• The “PRC” must meet with the head of school throughout the school year in order to provide the school head with ongoing support and performance feedback;
  • The results of a 360 performance review must result in an agreed upon professional development action plan;
  • The search committee should make a determination regarding the short, mid and long-range skills which are absolutely essential to the candidate’s current and future success, effectiveness and impact;
  • The candidate must be up-front and candid about his/her executive skill-set strengths and weaknesses;
  • Head of school search committees are in search of candidates who will “lead.” The candidate must provide concrete examples as to how he/she will lead the institution into the future. Case examples must be requested;
  • The school board must ensure that the head of school candidate, once hired, is provided with the necessary resources in order to success;
  • It is wise to have two people co-chair the search process, in the event one of the co-chairs cannot maintain the leadership position as co-chair; momentum is critical;

Donts:

  • Never hire a candidate until the search committee completes the interviewing process with all potential candidates;
  • Never hire a candidate if there are doubts about the candidate’s background, expertise, skill-sets or fit for the job (no compromising);
  • The search consultant sees the total school, not the individual candidate, as the primary candidate;
  • If the school engages a consultant to assist in the search, every effort must be made to understand the school – its mission, its culture, its tolerance for change, its preferred leadership style, and the nature of the position to be filled;
  • The search committee must never just settle for a candidate. It must be energized by the possibility of engaging its next professional leader of the school. In the final analysis, whomever is hired will be a reflection on the search committee and board;
  • The search committee process must begin early in the year in order to ensure sufficient time for the search and engagement process to take hold;
  • The candidate should never oversell or over-market his or her executive skills;
  • All search committee deliberations must be confidential;
  • Never discuss or negotiate compensation packages with the candidate until after the position is actually offered to the candidate; and,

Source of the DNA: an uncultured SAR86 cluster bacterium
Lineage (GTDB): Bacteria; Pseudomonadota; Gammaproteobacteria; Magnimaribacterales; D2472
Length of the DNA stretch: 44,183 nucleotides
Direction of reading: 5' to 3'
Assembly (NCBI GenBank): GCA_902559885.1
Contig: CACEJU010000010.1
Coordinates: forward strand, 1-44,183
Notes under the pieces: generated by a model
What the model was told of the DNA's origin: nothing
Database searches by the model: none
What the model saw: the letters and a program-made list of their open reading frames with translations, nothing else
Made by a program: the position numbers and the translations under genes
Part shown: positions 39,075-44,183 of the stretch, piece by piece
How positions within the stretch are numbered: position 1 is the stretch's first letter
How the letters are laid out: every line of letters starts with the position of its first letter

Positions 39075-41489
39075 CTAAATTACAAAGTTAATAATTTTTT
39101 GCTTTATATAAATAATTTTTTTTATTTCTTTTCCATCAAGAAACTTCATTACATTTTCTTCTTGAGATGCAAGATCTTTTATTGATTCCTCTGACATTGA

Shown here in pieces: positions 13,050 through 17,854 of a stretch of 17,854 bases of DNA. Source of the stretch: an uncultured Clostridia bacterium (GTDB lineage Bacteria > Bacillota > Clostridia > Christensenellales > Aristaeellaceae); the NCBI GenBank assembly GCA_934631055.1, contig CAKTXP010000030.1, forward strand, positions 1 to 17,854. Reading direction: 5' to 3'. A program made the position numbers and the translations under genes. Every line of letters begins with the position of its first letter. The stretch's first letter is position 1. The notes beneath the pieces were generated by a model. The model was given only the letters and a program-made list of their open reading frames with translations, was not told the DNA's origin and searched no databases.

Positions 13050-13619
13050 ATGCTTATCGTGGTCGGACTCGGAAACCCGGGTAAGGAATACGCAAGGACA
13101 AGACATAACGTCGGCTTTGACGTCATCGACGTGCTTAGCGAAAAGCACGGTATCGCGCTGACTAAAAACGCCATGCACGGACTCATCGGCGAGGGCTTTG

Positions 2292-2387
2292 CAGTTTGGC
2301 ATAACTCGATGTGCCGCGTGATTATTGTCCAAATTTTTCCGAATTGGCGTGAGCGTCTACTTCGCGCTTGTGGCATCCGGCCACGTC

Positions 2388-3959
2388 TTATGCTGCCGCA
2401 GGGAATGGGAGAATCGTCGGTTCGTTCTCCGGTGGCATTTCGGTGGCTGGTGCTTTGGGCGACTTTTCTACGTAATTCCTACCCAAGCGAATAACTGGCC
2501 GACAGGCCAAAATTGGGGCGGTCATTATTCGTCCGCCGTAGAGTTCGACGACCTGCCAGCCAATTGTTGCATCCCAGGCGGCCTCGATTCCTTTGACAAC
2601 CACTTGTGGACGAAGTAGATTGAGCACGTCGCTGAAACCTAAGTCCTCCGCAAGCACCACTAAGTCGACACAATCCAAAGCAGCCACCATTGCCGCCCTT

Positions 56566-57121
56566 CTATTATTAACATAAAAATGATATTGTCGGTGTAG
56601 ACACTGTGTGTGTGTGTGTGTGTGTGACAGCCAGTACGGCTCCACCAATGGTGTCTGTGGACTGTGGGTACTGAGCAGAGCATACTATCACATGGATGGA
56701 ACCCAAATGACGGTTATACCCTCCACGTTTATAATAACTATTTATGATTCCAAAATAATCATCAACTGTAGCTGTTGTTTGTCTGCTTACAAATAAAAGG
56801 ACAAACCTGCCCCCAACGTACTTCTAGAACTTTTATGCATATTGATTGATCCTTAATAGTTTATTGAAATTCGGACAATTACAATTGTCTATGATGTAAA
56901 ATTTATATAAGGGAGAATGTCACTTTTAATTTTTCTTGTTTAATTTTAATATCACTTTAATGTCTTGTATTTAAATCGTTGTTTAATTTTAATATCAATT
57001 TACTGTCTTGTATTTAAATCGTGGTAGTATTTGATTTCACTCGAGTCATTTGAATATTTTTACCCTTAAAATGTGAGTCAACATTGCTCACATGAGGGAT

• Make sure that the candidate finalist has ample time to ask probing questions relating to the position.

PostScript

The purpose of this post was not intended to reinvent the Head of School recruitment wheel, nor was it intended to provide readers with out-of-the-box recruitment ideas. The purpose rather was plain and simple – to emphasis the critical importance of developing a systemic and planful approach to head of school recruitment protocols and requirements, against a backdrop of complex institutional and leadership challenges.

More often than not, in our passion and zeal to fill Head of School vacancies, search committees jump into the recruitment fray with little regard for best practices, processes or methods. This results in a series of compromises which eventually impact negatively on desired outcomes. More time and energy spent on the front-end of these processes and procedures prevents back-tracking or having to pivot down the road when a Head of School issue arises.

This reality also holds true for the manner in which a head of school candidate prepares for and engages in these search processes. Know your strengths; know your weaknesses and be transparent. And, above all, please never make it up as you go along. The field is plagued and beleaguered with Heads of School who are in jeopardy due primarily to their inability to navigate the ever-complex executive management “web” entitled the Head of School “Leadership Matrix.

Dr. Chaim Y. Botwinick is currently Principal of the Hebrew Academy Community Day School, Margate FL, organizational consultant and executive coach. He is the founding partner of LEV Consulting Associates and specializes in leadership development and strategic planning. He served in a variety of senior Jewish educational leadership positions on the local and national levels. Dr. Botwinick is the author of “Think Excellence,” Brown Books, 2011.